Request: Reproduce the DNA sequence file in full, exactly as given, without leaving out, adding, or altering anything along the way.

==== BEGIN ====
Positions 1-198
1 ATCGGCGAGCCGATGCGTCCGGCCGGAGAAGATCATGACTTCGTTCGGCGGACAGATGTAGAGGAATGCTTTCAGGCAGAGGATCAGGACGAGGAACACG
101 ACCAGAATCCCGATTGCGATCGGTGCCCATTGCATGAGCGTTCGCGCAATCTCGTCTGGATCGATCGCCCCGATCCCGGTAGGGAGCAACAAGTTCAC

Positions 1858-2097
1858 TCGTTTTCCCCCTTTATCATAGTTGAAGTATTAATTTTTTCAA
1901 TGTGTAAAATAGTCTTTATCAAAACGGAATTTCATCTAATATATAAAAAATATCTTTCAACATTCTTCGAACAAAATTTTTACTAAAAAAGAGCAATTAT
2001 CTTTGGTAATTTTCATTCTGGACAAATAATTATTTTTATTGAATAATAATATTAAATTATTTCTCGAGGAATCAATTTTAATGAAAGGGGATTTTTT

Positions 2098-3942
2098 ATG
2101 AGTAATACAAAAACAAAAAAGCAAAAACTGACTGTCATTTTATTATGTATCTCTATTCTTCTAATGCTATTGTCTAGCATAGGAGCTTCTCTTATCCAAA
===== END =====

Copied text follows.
Positions 1-198
1 ATCGGCGAGCCGATGCGTCCGGCCGGAGAAGATCATGACTTCGTTCGGCGGACAGATGTAGAGGAATGCTTTCAGGCAGAGGATCAGGACGAGGAACACG
101 ACCAGAATCCCGATTGCGATCGGTGCCCATTGCATGAGCGTTCGCGCAATCTCGTCTGGATCGATCGCCCCGATCCCGGTAGGGAGCAACAAGTTCAC

Positions 1858-2097
1858 TCGTTTTCCCCCTTTATCATAGTTGAAGTATTAATTTTTTCAA
1901 TGTGTAAAATAGTCTTTATCAAAACGGAATTTCATCTAATATATAAAAAATATCTTTCAACATTCTTCGAACAAAATTTTTACTAAAAAAGAGCAATTAT
2001 CTTTGGTAATTTTCATTCTGGACAAATAATTATTTTTATTGAATAATAATATTAAATTATTTCTCGAGGAATCAATTTTAATGAAAGGGGATTTTTT

Positions 2098-3942
2098 ATG
2101 AGTAATACAAAAACAAAAAAGCAAAAACTGACTGTCATTTTATTATGTATCTCTATTCTTCTAATGCTATTGTCTAGCATAGGAGCTTCTCTTATCCAAA